Last modified on 16 November 2014, at 22:51
See also: Sire and şire

EnglishEdit

EtymologyEdit

Old French sire, the nominative singular of seignor; from Latin senior, from senex

PronunciationEdit

As King of England, William III would be addressed as Your Majesty or sire.
Darley Arabian, one of the foundation sires of the thoroughbred breed of horse.

NounEdit

sire (plural sires)

  1. A lord, master, or other person in authority, most commonly used vocatively: formerly in speaking to elders and superiors, later only when addressing a sovereign.
  2. A male animal; a stud, especially a horse or dog, that has fathered another.
  3. (obsolete) A father; the head of a family; the husband.
    • Shakespeare
      And raise his issue, like a loving sire.
  4. (obsolete) A creator; a maker; an author; an originator.
    • Shelley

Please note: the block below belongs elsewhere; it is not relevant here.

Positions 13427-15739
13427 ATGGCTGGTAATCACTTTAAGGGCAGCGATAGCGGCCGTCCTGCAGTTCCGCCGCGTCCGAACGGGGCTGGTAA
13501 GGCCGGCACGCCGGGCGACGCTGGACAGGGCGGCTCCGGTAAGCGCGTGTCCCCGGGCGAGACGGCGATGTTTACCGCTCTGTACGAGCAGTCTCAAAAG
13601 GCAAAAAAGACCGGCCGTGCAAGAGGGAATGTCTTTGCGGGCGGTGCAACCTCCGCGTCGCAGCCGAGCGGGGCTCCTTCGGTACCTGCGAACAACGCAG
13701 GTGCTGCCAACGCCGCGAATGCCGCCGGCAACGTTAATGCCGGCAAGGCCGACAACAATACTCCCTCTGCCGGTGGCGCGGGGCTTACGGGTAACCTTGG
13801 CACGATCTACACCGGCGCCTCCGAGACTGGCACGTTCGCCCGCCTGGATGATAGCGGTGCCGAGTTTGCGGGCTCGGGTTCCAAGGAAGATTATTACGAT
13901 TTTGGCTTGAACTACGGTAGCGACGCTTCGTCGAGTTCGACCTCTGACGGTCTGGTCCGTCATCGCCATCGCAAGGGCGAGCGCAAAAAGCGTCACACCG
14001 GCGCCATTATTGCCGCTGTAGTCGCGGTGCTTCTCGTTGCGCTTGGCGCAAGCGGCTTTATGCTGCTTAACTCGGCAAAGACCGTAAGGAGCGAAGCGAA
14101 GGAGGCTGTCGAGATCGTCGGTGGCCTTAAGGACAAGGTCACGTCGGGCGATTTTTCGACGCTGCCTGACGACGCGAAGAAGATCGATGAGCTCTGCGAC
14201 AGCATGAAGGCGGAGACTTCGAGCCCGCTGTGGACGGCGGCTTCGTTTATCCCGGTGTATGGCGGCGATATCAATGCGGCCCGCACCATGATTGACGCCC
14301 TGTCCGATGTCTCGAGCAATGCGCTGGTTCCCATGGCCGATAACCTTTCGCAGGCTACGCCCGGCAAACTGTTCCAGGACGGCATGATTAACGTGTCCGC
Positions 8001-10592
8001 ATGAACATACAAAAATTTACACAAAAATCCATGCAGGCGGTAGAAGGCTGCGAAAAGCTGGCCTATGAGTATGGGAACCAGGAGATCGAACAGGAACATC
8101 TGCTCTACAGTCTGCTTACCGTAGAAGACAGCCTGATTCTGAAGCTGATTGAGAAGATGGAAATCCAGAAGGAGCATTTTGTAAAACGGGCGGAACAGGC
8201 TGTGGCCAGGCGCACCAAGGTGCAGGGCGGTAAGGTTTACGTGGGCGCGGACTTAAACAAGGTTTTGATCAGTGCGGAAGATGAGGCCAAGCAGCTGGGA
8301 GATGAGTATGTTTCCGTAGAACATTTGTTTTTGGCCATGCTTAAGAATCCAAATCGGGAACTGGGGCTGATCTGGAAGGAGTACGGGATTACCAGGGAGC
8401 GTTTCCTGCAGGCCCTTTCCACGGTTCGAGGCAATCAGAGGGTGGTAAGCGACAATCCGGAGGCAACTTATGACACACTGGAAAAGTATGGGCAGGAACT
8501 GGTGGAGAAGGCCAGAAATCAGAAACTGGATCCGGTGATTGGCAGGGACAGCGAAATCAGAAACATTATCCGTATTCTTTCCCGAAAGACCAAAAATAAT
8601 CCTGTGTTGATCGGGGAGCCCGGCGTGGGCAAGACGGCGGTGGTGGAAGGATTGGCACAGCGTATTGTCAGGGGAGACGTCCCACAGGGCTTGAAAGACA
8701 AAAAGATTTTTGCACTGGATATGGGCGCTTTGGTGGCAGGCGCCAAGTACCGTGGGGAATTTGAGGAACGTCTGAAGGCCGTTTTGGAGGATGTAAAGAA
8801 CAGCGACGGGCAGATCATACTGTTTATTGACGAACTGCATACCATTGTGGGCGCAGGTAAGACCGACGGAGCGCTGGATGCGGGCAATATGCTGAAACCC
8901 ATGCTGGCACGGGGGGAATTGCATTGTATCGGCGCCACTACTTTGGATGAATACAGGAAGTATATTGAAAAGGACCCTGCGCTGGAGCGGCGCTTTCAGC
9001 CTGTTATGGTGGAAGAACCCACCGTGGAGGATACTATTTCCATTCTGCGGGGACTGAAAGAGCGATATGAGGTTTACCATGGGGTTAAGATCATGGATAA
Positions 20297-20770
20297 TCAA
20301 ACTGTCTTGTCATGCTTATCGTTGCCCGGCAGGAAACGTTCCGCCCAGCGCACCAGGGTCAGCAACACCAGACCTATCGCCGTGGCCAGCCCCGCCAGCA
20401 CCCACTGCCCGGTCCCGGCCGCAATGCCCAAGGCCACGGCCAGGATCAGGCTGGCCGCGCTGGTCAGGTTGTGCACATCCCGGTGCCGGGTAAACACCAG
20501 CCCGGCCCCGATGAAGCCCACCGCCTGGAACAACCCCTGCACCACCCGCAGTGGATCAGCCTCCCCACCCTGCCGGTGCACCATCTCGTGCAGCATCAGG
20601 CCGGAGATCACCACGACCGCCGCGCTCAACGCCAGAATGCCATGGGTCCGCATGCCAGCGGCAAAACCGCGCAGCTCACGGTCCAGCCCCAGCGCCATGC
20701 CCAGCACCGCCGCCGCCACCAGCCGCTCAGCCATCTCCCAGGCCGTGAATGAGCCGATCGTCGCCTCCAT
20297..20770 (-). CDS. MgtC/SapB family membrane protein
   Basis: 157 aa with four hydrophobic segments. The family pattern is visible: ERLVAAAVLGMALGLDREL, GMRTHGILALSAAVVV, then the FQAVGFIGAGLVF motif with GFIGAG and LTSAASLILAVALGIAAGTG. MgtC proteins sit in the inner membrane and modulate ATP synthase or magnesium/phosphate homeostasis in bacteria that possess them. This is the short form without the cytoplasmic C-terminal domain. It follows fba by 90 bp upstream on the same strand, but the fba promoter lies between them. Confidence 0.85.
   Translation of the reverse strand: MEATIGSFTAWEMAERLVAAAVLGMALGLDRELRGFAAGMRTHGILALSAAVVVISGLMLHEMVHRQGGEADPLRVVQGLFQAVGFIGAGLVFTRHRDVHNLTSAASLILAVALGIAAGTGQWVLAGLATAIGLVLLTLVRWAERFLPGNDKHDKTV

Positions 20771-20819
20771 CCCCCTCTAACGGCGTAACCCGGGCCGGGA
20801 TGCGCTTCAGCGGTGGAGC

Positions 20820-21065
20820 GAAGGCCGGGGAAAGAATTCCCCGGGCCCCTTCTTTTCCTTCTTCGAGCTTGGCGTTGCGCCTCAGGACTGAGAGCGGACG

[He] was the sire of an immortal strain.

TranslationsEdit

VerbEdit

sire (third-person singular simple present sires, present participle siring, simple past and past participle sired)

  1. (transitive) Of a male: to procreate; to father, beget.
    • 1994, Nelson Mandela, Long Walk to Freedom, Abacus 2010, p. 6:
      In these travels, my father sired thirteen children in all, four boys and nine girls.

TranslationsEdit

AnagramsEdit


FrenchEdit

PronunciationEdit

EtymologyEdit

From Old French.

NounEdit

sire m (plural sires)

  1. (obsolete) sire (term of respect)
  2. (obsolete) lord

AnagramsEdit

External linksEdit


Old FrenchEdit

PronunciationEdit

NounEdit

sire m

  1. nominative singular of seignor

ItalianEdit

NounEdit

sire m (invariable)

  1. king, monarch
    only when addressing a sovereign

SynonymsEdit